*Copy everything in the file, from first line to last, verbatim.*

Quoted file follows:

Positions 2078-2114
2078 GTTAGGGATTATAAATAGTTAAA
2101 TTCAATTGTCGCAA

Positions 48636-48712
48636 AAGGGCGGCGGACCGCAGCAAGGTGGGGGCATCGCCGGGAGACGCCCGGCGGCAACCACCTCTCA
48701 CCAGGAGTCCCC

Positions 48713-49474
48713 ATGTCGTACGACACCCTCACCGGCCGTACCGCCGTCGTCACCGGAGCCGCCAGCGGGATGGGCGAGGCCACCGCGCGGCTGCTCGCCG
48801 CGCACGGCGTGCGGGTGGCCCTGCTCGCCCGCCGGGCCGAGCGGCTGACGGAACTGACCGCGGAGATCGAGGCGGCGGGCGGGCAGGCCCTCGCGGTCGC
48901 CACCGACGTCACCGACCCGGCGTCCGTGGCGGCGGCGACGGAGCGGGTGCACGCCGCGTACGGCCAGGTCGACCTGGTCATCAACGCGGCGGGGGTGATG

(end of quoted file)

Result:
Positions 2078-2114
2078 GTTAGGGATTATAAATAGTTAAA
2101 TTCAATTGTCGCAA

Positions 48636-48712
48636 AAGGGCGGCGGACCGCAGCAAGGTGGGGGCATCGCCGGGAGACGCCCGGCGGCAACCACCTCTCA
48701 CCAGGAGTCCCC

Positions 48713-49474
48713 ATGTCGTACGACACCCTCACCGGCCGTACCGCCGTCGTCACCGGAGCCGCCAGCGGGATGGGCGAGGCCACCGCGCGGCTGCTCGCCG
48801 CGCACGGCGTGCGGGTGGCCCTGCTCGCCCGCCGGGCCGAGCGGCTGACGGAACTGACCGCGGAGATCGAGGCGGCGGGCGGGCAGGCCCTCGCGGTCGC
48901 CACCGACGTCACCGACCCGGCGTCCGTGGCGGCGGCGACGGAGCGGGTGCACGCCGCGTACGGCCAGGTCGACCTGGTCATCAACGCGGCGGGGGTGATG